5 The Reel

So the fish is on the hook, time to reel them in. They’ve taken the bait and they’re on the line, the web content they’ve come to needs to be compelling or at least fit-for-purpose. Don’t generalise. The bait promised something, it’s time to deliver.

6 The Keep Net

Okay, I admit, the fishing analogy is wearing a bit thin at this stage but essentially, this is where you land your fish. If the proposition was to sign up to something or get into the habit of self-serving, this is where it happens; because, if you hadn’t already guessed, this whole exercise is about behavioural change.

Of course, our customers aren’t fish and, as you already know, I’m no angler but I hope you’ve found this useful. Tight lines

LINKS: Local Government social media marketing survey by Deeson Creative

Martin Belam, Editor New Formats, Trinity Mirror on creative content

Telford Brewcamp

Last night I attended the second Telford Brewcamp. The venue was HOME: Bistro and Coffee House, Lightmoor Village. It was a fitting location for a gathering that featured a lot of community action and social enterprise. Their business model is one founded on sourcing local produce whenever possible and using profits for charitable action…and the carrot cake was gorgeous!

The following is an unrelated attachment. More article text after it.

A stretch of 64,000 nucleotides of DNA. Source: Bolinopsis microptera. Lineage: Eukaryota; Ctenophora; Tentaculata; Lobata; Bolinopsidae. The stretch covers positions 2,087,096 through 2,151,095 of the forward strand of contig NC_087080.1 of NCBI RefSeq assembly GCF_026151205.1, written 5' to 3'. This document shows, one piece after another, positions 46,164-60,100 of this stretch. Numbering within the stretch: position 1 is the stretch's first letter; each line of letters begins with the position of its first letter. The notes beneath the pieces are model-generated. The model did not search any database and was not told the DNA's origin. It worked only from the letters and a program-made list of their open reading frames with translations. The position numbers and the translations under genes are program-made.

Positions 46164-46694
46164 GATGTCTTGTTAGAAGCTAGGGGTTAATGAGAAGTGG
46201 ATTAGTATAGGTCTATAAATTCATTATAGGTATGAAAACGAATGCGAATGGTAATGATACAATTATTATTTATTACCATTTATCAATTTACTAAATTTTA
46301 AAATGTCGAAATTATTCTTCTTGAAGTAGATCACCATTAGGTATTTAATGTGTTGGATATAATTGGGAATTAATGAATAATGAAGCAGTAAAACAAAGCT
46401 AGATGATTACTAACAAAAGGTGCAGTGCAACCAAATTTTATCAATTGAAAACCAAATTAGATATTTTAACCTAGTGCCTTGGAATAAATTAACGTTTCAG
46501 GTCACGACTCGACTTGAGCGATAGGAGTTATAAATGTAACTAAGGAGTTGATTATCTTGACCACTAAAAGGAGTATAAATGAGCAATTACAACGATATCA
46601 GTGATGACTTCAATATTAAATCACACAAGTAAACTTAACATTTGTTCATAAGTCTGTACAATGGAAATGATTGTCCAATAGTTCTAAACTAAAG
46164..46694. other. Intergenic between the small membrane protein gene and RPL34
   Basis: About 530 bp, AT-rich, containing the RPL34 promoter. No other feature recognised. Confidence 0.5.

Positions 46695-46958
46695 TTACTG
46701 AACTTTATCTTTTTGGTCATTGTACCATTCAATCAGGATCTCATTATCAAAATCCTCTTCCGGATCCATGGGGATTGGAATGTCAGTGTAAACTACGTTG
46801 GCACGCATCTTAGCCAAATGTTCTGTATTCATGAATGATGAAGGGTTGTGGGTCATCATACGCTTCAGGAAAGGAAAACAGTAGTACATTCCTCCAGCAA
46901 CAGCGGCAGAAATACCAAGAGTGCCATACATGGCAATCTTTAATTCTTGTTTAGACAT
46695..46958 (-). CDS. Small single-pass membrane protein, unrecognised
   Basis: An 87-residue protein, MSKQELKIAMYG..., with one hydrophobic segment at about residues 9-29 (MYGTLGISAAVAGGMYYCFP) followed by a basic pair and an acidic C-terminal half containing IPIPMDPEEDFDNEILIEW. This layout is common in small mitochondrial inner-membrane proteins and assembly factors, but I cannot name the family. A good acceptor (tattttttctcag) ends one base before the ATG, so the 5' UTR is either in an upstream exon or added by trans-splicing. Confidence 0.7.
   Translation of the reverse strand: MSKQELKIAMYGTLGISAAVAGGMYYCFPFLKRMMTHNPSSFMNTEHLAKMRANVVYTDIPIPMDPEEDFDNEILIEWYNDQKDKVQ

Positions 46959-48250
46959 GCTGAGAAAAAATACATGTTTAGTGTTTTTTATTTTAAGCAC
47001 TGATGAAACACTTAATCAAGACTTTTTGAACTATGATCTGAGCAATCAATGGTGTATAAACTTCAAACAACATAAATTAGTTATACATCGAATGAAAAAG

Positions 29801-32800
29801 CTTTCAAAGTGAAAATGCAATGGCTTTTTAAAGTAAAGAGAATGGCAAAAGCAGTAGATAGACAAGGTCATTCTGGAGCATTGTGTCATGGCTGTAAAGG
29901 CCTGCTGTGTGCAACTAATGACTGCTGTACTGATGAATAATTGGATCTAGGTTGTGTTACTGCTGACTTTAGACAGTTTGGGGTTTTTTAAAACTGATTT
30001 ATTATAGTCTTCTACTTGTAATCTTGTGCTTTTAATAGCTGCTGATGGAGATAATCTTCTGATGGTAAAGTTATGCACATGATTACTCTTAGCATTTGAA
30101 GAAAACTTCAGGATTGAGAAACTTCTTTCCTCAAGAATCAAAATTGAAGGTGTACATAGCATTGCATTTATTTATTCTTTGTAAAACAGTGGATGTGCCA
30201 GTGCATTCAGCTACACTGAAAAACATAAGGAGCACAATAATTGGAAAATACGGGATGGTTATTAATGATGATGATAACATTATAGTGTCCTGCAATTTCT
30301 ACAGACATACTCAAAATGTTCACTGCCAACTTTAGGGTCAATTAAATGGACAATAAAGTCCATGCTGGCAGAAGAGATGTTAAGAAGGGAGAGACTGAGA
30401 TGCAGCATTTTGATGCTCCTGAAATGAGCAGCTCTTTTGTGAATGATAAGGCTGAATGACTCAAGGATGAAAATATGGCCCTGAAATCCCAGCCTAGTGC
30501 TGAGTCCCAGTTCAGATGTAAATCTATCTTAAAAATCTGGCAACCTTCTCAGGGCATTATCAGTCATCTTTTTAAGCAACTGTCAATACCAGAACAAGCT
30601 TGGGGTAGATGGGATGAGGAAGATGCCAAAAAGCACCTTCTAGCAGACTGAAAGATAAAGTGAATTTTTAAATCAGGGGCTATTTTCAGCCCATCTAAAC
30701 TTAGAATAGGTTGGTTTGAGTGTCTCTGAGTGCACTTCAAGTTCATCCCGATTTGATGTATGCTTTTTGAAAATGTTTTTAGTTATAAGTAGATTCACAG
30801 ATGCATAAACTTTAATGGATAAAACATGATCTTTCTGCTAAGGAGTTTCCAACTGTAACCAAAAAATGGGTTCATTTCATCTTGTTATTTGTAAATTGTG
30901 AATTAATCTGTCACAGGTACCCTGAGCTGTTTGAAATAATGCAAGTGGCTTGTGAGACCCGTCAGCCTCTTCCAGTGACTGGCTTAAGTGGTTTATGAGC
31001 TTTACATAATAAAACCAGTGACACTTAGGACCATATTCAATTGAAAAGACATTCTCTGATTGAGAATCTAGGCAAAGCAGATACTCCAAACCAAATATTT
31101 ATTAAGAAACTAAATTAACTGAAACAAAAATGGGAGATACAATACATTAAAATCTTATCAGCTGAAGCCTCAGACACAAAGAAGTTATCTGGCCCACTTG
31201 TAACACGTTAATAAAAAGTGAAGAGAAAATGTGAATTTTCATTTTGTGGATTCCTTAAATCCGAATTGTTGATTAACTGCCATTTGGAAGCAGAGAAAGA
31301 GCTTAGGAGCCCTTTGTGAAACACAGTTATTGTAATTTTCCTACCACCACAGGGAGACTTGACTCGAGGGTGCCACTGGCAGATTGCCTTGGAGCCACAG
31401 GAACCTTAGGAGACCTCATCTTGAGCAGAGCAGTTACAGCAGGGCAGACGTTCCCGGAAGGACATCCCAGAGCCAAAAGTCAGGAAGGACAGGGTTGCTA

The evening was ably facilitated by Peter Jackson (@pete62jackson).We were honoured to have Brewcamp veterans Dan Slee (@danslee) and Simon Whitehouse (@siwhitehouse) with us to add an air of authority to the proceedings and it was good to catch up.

But on to the business of the night – A few years back there were a lot of articles and papers written on the subject of social capital; the notion that within every community there is latent talent just waiting to be tapped. It’s true that there is passion and pride and often in unexpected places. What last night proved was that Telford has it in spades. Example: Telford Memories. Marcus Keane   created a Facebook group back in November to help people share memories and photos. It’s three months on and a staggering 8,000 plus people regularly follow or contribute on a regular basis. We heard from @dawleysue that her partner complained so bitterly about the amount of time she spent reading posts and viewing old photos on that site that she introduced him to Candy Crush so at least now he understands the nature of online addiction! But it’s not all about nostalgia. Telford Memories has spawned a number of community action groups. There’s a group wanting to save The Anstice, a much loved social venue in Madeley. There’s another group aiming to restage All Hands Round the Wrekin – a dramatic illustration from the early 80’s of people coming together on a grand scale.